I’m sure by now you know what you want to achieve this year, financially or otherwise. As the global economy is yet to fully recover, many people are still struggling to make ends meet, and as a result there are areas that have sacrificed and pushed to a future date, for example, retirement planning. As much as understand that we are facing the worst economic environment since the great depression, there are areas that if left ignored will lead to a financial disaster in the future. Since retirement is not something that will happen in the next few years, I hope, the kind of lifestyle you will be living then will depend on what you do now. So, as we face the challenges brought about by this financial crisis, ignoring your retirement will be like postponing your next financial catastrophe to sometime into the future. The best way to go about the issue of retirement is to start saving early, no matter what kind of financial situation you are in, as explained by Cecelia Yap in the following article:
I’m going to show you how to save for retirement, the “smart” ways:
- Estimate how much you need to save to last throughout your retirement years, with inflation built-in. How much your expenses will be at retirement and your life expectancy at retirement (based on when you might retire) are the crucial measuring yardsticks to know how much you need to save. Multiply your estimated annual expenses at retirement by the years you can expect to live after retirement. You get a rough idea of what you need to save for retirement. (P/S: Experts estimate that your retirement expenses will be 30% lower than when you were in the work force)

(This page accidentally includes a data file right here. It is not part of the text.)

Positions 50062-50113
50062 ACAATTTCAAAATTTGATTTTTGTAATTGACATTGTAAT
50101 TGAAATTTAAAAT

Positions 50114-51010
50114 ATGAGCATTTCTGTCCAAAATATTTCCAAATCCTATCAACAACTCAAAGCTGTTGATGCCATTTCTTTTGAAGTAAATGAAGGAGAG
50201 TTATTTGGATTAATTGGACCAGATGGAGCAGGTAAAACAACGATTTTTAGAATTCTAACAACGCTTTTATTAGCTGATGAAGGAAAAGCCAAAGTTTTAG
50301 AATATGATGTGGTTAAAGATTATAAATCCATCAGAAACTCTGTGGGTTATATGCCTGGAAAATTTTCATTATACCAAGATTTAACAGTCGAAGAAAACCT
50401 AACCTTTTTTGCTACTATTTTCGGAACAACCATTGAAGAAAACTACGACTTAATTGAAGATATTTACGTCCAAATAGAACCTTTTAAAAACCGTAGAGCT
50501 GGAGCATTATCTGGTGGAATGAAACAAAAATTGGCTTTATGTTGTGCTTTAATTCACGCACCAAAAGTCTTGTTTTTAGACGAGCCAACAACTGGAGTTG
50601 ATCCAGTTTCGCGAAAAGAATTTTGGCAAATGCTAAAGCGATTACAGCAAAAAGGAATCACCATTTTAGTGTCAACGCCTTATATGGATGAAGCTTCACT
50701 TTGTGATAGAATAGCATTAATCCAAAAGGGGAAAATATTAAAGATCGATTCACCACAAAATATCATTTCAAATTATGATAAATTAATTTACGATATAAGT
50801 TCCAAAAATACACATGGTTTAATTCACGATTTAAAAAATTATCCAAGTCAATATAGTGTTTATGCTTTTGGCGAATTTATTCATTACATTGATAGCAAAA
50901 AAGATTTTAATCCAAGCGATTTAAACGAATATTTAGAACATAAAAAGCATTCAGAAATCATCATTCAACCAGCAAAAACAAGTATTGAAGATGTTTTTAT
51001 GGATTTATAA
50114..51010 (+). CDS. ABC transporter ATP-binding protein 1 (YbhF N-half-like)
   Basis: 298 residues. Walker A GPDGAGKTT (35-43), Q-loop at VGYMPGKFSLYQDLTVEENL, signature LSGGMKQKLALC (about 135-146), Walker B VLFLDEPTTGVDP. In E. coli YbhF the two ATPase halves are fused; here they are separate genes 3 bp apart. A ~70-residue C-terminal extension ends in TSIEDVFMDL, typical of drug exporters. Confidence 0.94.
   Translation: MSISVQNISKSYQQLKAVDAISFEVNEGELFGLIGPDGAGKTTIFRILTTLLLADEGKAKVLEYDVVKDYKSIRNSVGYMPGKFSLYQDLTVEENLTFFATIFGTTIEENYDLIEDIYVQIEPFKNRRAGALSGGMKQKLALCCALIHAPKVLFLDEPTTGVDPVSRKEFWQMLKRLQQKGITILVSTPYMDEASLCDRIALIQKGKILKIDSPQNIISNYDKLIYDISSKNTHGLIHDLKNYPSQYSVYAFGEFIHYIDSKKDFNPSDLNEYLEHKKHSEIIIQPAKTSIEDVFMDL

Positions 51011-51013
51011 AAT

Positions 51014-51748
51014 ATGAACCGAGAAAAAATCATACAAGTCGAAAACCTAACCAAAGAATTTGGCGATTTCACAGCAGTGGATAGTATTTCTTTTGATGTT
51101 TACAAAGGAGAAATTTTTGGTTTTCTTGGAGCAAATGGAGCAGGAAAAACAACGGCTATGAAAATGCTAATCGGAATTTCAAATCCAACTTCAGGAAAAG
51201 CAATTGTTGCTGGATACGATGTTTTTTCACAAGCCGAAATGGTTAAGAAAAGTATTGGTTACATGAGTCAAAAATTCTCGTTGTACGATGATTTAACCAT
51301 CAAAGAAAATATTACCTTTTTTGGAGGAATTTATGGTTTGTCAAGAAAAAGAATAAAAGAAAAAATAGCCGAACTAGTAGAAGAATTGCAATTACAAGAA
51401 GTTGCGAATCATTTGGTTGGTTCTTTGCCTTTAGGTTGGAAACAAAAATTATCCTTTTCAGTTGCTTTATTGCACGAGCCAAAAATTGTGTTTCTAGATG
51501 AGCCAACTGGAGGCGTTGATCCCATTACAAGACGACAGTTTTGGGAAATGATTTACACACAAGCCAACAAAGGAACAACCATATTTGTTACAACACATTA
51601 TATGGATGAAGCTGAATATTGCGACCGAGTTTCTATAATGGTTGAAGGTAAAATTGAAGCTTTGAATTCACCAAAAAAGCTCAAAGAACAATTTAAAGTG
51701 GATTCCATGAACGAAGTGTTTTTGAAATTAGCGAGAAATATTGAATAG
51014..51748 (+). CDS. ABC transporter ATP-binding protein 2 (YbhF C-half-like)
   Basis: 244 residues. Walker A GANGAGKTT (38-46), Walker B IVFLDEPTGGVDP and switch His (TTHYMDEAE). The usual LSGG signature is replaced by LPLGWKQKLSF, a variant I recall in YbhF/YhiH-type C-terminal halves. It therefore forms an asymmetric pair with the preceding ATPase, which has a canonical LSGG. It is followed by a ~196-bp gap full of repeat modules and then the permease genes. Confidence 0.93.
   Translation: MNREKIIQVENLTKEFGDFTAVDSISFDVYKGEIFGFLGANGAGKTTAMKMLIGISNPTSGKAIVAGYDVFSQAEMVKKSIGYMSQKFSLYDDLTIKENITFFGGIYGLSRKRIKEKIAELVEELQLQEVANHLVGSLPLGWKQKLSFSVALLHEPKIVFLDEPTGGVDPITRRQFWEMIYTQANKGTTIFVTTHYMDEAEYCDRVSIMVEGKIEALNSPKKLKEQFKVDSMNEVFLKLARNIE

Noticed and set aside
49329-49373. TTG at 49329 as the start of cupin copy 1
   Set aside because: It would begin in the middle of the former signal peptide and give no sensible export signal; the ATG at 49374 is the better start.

- Deduct the amount you expect to receive from Social Security. Contact the Social Security Administration at get your estimated benefits at retirement. On average, Social Security will account for less than 44% of your income (and if you’re in a higher income bracket, the figure could be more like 15%). The rest must come from you, from your other sources of income – could be pensions, retirement savings plans, annuities, interest, dividends, rent….
- Learn about your employer’s pension Or profit-sharing plan – if your employer offers a plan, check to see what your benefit is worth. Most employers will provide an individual benefit statement if you request one. Before you change jobs, find out what will happen to your pension. Learn what benefits you may have from previous employment
- Contribute to a tax-sheltered savings plan – if your employer offers a tax-sheltered savings plan, such as a 401k, sign up and contribute all you can. Your taxes will be lower, your company may kick in more, and automatic deductions make it easy. Over time, compound interest and tax deferrals make a big difference in the amount you will accumulate
- Put your money into an individual retirement account (IRA). You can put up to $4,000 a year into an IRA and gain tax advantages. When you open an IRA, you’ve 2 options – a traditional IRA or the newer Roth IRA. The tax treatment of your contributions, and withdrawals will depend on which option you select. Also, you should know that the after-tax value of your withdrawal will depend on inflation and the type of IRA you choose
- Get familiar with basic investment principles. How you save can be as important as how much you save. Inflation and the type of investments you make affect how much you’ll have saved at retirement. Know how your pension or savings plan is invested. It’ll help to enhance your financial security.
- Don’t touch your retirement savings. You’ll lose principal and interest, and you may lose tax benefits. If you change jobs, roll over your savings directly into an IRA or your new employer’s retirement plan.
- Start now to save and stick to it. The sooner you start saving, the more time your money has to grow. Put time on your side. Make retirement savings a high priority. Get a plan, stick to it, and set goals for your savings.